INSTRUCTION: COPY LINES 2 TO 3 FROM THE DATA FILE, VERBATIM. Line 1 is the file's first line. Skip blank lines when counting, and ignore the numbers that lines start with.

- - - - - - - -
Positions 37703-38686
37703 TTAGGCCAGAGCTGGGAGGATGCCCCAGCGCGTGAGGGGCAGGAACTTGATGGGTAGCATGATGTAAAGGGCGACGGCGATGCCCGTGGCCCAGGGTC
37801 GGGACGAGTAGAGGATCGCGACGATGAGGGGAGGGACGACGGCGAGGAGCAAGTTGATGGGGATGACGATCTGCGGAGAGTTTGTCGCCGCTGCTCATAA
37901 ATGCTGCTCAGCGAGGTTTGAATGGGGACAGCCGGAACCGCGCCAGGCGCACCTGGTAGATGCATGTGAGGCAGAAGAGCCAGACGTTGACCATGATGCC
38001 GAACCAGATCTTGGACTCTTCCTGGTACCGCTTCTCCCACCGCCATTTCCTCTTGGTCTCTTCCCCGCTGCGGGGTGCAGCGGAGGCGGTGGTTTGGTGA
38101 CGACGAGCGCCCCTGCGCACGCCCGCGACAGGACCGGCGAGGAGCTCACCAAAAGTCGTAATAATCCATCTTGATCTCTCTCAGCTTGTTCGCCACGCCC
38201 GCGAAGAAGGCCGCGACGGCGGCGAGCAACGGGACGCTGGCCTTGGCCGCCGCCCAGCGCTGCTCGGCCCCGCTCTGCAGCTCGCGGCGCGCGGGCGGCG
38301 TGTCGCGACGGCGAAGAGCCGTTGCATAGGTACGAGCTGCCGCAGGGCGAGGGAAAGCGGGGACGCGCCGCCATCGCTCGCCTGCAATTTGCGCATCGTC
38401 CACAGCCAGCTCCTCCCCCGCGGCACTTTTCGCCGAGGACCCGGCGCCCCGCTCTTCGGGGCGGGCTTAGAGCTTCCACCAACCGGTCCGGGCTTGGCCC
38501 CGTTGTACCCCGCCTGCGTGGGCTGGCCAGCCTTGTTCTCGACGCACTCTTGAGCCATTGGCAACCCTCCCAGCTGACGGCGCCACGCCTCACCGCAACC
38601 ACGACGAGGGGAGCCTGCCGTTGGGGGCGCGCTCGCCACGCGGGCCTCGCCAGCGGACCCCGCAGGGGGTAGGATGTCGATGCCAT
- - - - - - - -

37703 TTAGGCCAGAGCTGGGAGGATGCCCCAGCGCGTGAGGGGCAGGAACTTGATGGGTAGCATGATGTAAAGGGCGACGGCGATGCCCGTGGCCCAGGGTC
37801 GGGACGAGTAGAGGATCGCGACGATGAGGGGAGGGACGACGGCGAGGAGCAAGTTGATGGGGATGACGATCTGCGGAGAGTTTGTCGCCGCTGCTCATAA